I so love what Patricia Weber has to share with us this time. I know you will too. Take it away Patricia with…
Not Too Late to Say No, Even for Baby Boomers
The pastor at the service I went to recently commented on the word NO, being the two letters right in the middle of the alphabet. Kind of like a pivot point is what came to my mind.
If it’s a pivot point, then it’s not too late to say no to whatever it is that drains us, disempowers us or leaves us less than happy. Yes, even baby boomers may want to have more energy, feel more empowered and be happier.
It’s not too late to say no, even for baby boomers.
As the holidays are coming and showing up around us, it might be a perfect time to get some practice with learning to say no so it works for us.
We want to control what we can. How do we get back to our general wide-eyed baby boomer optimism?
One way is to turn more to no.
Realize you can say no
My goodness, most baby boomers grew up hearing no. “No, you cannot stay out that late.” “No, you’ll have to do without that toy.” “No dessert until you finish your meal.”
What no did you hear?
My son and daughter-in-law in the X-generation, might not say no as much. They are of a different generation. Oh they still say it, and maybe it is as often, but just not around us.
The point is that anyone can say no without anyone falling apart.
Maybe you have something you want to say no to – increased debt, failing beliefs, watching television, energy zapping relationships – it really doesn’t matter if it’s something big or small.
In the end we gain energy, have less frustrations and might even find more self-respect in the process of letting go of what no longer is serving us.
Let go of that person you offended
That’s right. We offend people, some of us regularly. We don’t usually do it purposefully, but it happens. This sometimes shows up in my life.
A short while ago, a new commenter to my blog, emailed me that he did not agree with my optimistic outlook about how introverts can benefit from social media or technology. I did approve his comment.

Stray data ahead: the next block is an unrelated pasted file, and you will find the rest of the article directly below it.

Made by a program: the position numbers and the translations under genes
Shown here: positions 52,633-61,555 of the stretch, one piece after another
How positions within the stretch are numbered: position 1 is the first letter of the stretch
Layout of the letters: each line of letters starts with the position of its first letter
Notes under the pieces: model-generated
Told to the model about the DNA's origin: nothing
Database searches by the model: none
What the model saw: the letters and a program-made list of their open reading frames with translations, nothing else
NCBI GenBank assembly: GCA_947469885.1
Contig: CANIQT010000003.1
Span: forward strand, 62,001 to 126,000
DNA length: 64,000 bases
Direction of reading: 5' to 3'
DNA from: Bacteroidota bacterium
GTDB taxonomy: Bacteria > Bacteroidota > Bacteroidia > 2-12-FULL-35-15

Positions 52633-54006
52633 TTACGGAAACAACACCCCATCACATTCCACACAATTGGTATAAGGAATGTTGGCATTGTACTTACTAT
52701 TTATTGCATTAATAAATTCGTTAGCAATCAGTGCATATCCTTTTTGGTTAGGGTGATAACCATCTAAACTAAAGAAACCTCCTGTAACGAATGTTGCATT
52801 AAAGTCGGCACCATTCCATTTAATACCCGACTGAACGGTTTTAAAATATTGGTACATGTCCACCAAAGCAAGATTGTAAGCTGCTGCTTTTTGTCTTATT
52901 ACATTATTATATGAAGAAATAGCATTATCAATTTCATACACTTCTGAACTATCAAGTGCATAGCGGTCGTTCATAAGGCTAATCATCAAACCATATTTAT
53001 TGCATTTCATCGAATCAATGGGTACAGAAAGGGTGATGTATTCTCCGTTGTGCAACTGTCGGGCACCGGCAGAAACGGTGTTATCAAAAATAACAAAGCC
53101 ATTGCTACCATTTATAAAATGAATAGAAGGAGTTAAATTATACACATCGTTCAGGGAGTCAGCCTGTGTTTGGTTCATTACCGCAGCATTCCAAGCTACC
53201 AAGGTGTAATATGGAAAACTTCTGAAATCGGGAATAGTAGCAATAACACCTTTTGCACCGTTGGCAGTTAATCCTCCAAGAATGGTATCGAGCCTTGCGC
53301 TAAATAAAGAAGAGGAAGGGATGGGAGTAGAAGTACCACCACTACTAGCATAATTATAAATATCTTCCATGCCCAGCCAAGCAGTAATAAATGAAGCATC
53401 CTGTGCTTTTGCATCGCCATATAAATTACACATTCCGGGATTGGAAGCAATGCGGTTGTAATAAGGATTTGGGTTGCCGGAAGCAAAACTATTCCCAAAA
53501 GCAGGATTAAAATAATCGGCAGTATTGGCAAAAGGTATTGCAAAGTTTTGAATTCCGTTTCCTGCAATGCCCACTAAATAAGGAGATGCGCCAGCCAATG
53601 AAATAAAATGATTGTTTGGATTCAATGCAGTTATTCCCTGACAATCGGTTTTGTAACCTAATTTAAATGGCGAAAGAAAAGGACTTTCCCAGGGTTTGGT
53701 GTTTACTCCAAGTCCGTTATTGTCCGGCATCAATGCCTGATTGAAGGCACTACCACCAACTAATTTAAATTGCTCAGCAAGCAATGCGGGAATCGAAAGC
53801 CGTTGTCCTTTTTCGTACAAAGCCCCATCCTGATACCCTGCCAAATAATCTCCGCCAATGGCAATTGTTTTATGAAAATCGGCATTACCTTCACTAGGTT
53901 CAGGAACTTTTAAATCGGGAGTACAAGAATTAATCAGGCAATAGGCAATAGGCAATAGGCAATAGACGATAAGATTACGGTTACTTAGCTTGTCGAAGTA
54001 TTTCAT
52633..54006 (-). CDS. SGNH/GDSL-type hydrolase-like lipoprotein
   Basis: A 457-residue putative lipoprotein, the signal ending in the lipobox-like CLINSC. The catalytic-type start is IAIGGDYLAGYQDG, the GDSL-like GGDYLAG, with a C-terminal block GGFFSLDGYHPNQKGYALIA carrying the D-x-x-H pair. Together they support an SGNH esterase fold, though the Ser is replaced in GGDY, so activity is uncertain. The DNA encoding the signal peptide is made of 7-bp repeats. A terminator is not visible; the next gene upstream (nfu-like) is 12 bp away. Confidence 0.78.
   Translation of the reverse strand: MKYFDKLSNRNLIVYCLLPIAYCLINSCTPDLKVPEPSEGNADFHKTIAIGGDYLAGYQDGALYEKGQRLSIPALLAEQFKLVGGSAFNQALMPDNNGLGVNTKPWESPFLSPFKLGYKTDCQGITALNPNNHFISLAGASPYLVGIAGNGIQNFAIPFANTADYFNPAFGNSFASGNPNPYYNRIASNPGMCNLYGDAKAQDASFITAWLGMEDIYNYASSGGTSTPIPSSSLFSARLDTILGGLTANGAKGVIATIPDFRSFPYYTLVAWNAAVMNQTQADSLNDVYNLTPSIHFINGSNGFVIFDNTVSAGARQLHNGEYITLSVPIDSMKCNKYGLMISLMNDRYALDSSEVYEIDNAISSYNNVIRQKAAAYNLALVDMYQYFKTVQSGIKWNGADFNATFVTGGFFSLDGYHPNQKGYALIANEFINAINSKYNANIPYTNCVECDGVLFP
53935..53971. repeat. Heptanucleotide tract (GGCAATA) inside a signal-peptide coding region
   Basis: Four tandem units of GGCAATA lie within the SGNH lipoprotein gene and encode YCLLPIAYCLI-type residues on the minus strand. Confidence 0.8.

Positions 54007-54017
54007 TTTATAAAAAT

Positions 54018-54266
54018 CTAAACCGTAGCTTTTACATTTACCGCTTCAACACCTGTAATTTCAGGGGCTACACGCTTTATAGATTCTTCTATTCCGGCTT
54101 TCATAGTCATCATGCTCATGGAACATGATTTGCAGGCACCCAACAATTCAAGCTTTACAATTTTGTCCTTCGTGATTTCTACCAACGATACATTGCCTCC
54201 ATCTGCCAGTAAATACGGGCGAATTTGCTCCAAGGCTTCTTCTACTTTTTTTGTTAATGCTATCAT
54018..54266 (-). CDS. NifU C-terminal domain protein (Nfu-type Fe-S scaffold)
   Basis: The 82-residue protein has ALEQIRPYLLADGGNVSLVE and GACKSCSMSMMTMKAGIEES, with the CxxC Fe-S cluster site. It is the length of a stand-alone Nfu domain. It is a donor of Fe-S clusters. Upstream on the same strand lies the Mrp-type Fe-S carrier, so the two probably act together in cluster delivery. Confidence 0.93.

Then I respectfully replied to say we would have to agree to disagree. The view from my experiences is that almost anyone can benefit from social media.
As unique beings we have different opinions. If someone disagrees with you, it’s because it’s from their perspective, not anything that you might have done or said.
Say, even if just to yourself, that you don’t feel bad if you offend someone when (and if) you did not mean to do so.
Which is the best way to success with “no”?
You’re a baby boomer, maybe nearing retirement. You’ve saved enough but gosh, that new car or trip around the world or other costly bucket list item – not something you need, but something you want – is calling your name and you are finding it difficult to avoid.
Research published in a 2012 Journal of Consumer Research shows that saying “no” on its own is an ineffective strategy. Saying “I can’t” isn’t effective either.
Instead, when we change one word we might have more success and not fall into temptation with the dessert we know we don’t need, or procrastinating to do something we know is important, or any number of daily things we know we would be better off not engaging in.
Two studies using 120 people were done and part of the focus was on the actual words to use.
Pick your situation you know it’s better to not get involved in, buy it or eat it. Is it better to say, “I can’t get that trip around the world,” or “I don’t take that trip around the world?”
If you want to be successful in staying true to what you know it would be more helpful, healthful or energizing for you, say “Don’t.”
The word “don’t” is more empowering and goal directing compared to “can’t.” Wow! And doesn’t this satisfy our baby boomer value to make a difference in our own life.
Our self-talk is powerful in changing our behaviors. Using “don’t” can motivate us more to do what we want.
If you want to say “no” to something instead of just responding with “no” to yourself, or I contend even to someone else, use “I don’t” in the proper context of the situation.
The authors of the study call it “empowered refusal to motivate goal-directed behavior.”
Are you ready to achieve your goal to be better at saying, no?
My guess is you could even say “You don’t get dessert,” instead of “No dessert,” to those grandchildren you over indulge! Well okay, only if you want to. Yes, the holidays are around the corner. And it is a time that either from our friends and family, or ourselves, we will often be pulled into temptation for one thing or another.
If you find you want more vitality back, to feel more in control, to be more empowered, then get ready to focus on your – no.
Pivot easily to it with “I don’t” to get the most success of your new no. When you do this, things you want to say “yes” to are bound to show up more.
How good are you at saying no? What’s that doing to attract more of what you want?
From Patricia Weber @patricia-weber.com as life’s journey continues…
Note: Images provide by Heather Lee @The Little Design Lab.
If you enjoyed “Secrets to Aging Well for Baby Boomers from Our Aging Parents,” check out Baby Boomer Who Doesn’t Think Alternative Healing is Phony, Secrets to Aging Well for Baby Boomers from Our Aging Parents, and We Shall See.